Suffering is often a wasted resource. We all are going to suffer from one thing or another, but if our suffering causes us bitterness or resentment, it is wasted. If, however, we offer our sufferings as a prayer in union with the sufferings of Christ, they become redemptive.

Sometimes we wait until we realize we need God’s help before we surrender our lives to Him. It doesn’t have to be that way. It shouldn’t be that way. He is waiting for all of us to turn to Him right now. Real life doesn’t begin until we begin the process of conversion.

Even if we have said “No” to God by living our life for our self, as soon as we say “Yes” we will begin to receive the graces we need from God. We do this by a commitment to daily prayer, living the sacramental life, reading the Scriptures, by continuing to be formed in our faith and by serving God and neighbor through our faith community.

Our Lord has a great plan for us that we can only discover by denying our self, taking up our cross and following him. The happiest people on this earth are those who are faithful disciples of Our Lord.

ABC’s of Catholic Living – Simple outline for a faithful home

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One of the most common questions we encounter in evangelization work is: “How can I bring up my children Catholic?” or “How can we strengthen our family’s faith?”

When my husband and I were married, we were determined to establish a Catholic household — a household in which the Catholic faith is seamlessly integrated into daily life. I’ve attempted to capture some of our guiding principles in this alphabetical list. What are your suggestions?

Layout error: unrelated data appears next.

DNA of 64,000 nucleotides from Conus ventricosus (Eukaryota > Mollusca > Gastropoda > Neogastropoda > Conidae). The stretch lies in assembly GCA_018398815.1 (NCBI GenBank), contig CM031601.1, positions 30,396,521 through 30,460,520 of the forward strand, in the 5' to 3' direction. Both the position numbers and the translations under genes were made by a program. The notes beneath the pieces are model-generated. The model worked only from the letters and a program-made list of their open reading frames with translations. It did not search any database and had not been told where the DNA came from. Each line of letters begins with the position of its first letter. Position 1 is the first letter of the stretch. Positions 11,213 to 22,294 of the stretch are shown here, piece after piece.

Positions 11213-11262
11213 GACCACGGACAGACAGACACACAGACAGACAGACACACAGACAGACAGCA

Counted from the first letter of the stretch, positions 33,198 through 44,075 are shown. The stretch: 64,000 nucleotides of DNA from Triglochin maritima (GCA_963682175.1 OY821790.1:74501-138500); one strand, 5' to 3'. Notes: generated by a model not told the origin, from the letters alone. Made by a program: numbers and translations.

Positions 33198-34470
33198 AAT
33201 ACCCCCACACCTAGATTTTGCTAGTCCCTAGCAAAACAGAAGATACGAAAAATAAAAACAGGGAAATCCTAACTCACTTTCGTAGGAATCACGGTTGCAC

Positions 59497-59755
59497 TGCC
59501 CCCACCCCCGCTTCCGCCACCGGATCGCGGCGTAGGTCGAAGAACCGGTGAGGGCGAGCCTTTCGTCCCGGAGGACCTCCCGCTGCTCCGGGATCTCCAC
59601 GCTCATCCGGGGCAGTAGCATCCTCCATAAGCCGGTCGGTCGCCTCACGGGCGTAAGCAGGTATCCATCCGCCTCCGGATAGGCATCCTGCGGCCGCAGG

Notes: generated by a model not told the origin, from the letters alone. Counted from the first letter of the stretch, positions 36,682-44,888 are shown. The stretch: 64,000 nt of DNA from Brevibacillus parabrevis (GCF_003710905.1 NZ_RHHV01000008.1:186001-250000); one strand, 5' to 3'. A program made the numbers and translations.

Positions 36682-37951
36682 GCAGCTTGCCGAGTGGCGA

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“The Holy Family with the Infant St. John” by Bartolome Esteban Murillo

ADORATION – Adore God, individually and together.
We often ask God for favors, and forget to adore. “To adore God is to acknowledge him as God, as the Creator and Savior, the Lord and Master of everything that exists, as infinite and merciful Love.” (Catechism of the Catholic Church #2096) Take time to lift your mind and heart to God, without asking anything. When you take this time, your children will notice! I remember often walking in on my mom during her prayer. Consider taking a trip to a local parish for Adoration of the Blessed Sacrament. Whatever you do, develop your relationship with God as an individual and as a family.

BIBLE – Incorporate the Bible into your home life.
Many adults have told me that they remember a large Bible in their grandparents’ home that was displayed in a place of honor…but never seemed to be read! Do keep your family Bible in a central location, but make sure to read from it. This is easier when you develop a habit and have time set aside to do so. My husband and I established a time to read Scripture together when we come home from work, before preparing dinner.